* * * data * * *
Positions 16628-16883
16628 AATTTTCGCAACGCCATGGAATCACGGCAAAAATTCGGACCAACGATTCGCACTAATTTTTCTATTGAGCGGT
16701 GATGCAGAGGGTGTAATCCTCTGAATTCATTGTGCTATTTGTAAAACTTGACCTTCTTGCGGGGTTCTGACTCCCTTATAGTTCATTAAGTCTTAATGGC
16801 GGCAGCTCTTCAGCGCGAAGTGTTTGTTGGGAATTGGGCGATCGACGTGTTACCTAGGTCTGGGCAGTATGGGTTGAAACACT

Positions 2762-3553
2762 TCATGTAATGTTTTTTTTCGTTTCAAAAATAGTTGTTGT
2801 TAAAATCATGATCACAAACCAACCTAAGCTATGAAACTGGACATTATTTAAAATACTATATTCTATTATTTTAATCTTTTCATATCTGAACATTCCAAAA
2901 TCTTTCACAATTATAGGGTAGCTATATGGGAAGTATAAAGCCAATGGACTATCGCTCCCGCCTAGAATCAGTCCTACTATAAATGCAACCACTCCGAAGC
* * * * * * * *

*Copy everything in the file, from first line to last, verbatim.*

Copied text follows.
Positions 16628-16883
16628 AATTTTCGCAACGCCATGGAATCACGGCAAAAATTCGGACCAACGATTCGCACTAATTTTTCTATTGAGCGGT
16701 GATGCAGAGGGTGTAATCCTCTGAATTCATTGTGCTATTTGTAAAACTTGACCTTCTTGCGGGGTTCTGACTCCCTTATAGTTCATTAAGTCTTAATGGC
16801 GGCAGCTCTTCAGCGCGAAGTGTTTGTTGGGAATTGGGCGATCGACGTGTTACCTAGGTCTGGGCAGTATGGGTTGAAACACT

Positions 2762-3553
2762 TCATGTAATGTTTTTTTTCGTTTCAAAAATAGTTGTTGT
2801 TAAAATCATGATCACAAACCAACCTAAGCTATGAAACTGGACATTATTTAAAATACTATATTCTATTATTTTAATCTTTTCATATCTGAACATTCCAAAA
2901 TCTTTCACAATTATAGGGTAGCTATATGGGAAGTATAAAGCCAATGGACTATCGCTCCCGCCTAGAATCAGTCCTACTATAAATGCAACCACTCCGAAGC